Half-Baked (Quarter-Baked?) Idea: Every Kids’ Book Has a Double

This one is so very unbaked that it will be instantly apparent just how long my vacation actually was.

I did get a fair amount of reading done, though not as much as I wanted. I've been bravely battling a serious case of pudding brain, and I can't say yet whether I'm out of the woods.

Anyway, as a final closing vacation hurrah, I read a book I've been meaning to read for a long time, The Keep.

And it was great. The beginning, particularly, has that magical power that you mostly find in kids' books: the one where you're transported to something large and unknown and immensely powerful. It's like jumping into the ocean—electric and thrilling.

I could go on, but I mostly wanted to talk about one particular aspect of it, which is that in some weird way The Keep is the grown up double of Holes. (Spoilers, dead ahead!) They both focus on interlinked stories, on betrayal and redemption, on saving each other in really specific ways.

And it struck me: they are twinned. And then it struck me further (here's where we perhaps get less than fully baked): maybe all kids books are twinned? As in, you can find the grown-up twin of almost all kids books you've loved if you only look hard enough.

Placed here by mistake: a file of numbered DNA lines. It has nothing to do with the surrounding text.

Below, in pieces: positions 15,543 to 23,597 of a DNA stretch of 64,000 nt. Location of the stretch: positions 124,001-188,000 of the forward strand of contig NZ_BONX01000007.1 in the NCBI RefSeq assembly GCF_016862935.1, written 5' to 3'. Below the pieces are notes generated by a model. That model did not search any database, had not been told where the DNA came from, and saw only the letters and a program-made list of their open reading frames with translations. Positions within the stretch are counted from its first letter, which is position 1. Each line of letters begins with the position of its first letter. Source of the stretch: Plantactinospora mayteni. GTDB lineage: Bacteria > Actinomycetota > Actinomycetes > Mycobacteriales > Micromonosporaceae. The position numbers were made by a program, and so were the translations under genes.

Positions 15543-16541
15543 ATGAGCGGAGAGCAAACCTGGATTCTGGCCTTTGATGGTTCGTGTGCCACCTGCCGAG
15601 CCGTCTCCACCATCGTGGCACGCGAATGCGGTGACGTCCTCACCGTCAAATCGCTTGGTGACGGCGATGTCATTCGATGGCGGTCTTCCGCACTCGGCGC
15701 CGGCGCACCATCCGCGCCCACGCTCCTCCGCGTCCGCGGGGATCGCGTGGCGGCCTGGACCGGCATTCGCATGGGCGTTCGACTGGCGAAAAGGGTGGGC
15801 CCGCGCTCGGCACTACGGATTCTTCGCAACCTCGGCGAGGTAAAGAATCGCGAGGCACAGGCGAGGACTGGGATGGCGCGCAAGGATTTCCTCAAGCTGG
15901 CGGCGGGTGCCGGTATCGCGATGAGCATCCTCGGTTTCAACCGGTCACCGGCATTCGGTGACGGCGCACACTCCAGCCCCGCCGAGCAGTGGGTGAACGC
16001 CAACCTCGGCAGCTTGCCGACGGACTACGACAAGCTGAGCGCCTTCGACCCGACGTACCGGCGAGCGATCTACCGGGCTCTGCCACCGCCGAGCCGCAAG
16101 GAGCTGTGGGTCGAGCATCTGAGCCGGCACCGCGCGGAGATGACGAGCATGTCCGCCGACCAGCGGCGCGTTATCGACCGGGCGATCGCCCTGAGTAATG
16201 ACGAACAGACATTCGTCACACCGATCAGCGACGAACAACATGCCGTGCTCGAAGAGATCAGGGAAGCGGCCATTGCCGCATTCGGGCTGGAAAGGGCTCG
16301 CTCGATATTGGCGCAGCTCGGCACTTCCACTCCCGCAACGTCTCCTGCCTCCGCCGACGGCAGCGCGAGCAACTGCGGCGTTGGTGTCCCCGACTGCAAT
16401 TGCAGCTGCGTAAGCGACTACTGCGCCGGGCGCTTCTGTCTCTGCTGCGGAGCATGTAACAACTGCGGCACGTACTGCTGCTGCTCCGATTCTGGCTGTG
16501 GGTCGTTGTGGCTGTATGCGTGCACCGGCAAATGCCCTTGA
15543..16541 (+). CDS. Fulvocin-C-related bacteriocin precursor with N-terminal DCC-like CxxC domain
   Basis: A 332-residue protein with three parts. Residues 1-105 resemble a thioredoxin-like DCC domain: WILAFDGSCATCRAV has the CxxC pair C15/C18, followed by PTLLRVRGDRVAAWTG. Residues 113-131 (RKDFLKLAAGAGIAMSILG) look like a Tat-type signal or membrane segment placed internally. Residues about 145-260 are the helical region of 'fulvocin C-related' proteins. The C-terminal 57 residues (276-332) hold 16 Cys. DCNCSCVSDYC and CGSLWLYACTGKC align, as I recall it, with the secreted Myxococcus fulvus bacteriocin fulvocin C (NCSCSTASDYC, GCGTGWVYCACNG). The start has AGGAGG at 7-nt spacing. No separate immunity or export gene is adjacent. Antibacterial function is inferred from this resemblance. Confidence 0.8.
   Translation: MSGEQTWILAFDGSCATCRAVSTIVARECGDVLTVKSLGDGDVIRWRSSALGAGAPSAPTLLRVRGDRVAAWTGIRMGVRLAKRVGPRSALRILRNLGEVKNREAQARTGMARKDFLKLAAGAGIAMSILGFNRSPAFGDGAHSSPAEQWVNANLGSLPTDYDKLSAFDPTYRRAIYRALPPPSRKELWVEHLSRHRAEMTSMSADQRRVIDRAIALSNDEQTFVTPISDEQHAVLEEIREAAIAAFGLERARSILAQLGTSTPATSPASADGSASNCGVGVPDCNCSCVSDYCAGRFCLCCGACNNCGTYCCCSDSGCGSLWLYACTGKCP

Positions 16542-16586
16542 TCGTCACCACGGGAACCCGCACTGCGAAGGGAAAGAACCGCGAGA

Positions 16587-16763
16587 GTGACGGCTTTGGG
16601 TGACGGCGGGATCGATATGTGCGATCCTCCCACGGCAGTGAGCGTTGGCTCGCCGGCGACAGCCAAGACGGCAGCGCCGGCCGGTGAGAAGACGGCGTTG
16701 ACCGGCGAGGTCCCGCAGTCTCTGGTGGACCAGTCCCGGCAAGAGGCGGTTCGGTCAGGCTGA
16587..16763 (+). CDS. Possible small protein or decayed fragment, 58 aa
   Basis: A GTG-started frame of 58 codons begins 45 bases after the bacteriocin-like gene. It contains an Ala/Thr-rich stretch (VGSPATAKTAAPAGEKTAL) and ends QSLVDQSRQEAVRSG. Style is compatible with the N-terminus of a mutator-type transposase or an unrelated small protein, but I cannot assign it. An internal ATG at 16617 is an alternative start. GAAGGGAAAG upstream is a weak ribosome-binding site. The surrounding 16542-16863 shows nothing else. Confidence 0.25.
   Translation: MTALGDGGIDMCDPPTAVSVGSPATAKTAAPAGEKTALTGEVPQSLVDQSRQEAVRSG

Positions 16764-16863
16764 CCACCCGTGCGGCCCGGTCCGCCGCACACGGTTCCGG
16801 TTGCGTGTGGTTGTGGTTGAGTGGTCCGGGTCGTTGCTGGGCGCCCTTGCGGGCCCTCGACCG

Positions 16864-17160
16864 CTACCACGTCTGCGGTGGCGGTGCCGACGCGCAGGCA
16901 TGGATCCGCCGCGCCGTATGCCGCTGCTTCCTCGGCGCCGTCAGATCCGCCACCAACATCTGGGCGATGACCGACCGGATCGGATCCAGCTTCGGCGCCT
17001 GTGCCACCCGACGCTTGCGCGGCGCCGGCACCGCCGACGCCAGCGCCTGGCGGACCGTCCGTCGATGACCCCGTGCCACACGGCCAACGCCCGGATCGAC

I can't tell you how much this idea appeals to me.

However. I, uh, couldn't think of any other examples to bolster my theory. Rest assured: as is the case with all half-baked theoreticians, I haven't allowed this to alter my conviction (note: this tendency may be in some ways echo why we have a persisting political divide in the country, if that makes any sense). But I was hoping, maybe someone out there knows what I'm talking about? And can give me an example? I mean, sure: The Clique and Jackie Collins maybe. But I'm thinking broader, deeper, bigger than that, somehow. But I am a little lost.

What do you guys think?

9 thoughts on “Half-Baked (Quarter-Baked?) Idea: Every Kids’ Book Has a Double

  1. I never read the Time Traveler’s Wife, though I did read Jonathan Strange and Mr. Norrell, which seem in some essential way different though they’re about the same thing. I fear this is just an idiosyncratic judgment call, which is too bad, I had hoped…I don’t know what. That I had found some sort of literary secret passageway.

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  2. Great theory!
    Simon Rich’s What in God’s Name & There is No Dog by Meg Rosoff?
    (I only skimmed the Rich book, because I kept feeling like I’d read it before, & then, later, thought of Meg Rosoff’s book. But I read it ages ago–I should reread them in tandem, but until then, I’m just putting it out there.)

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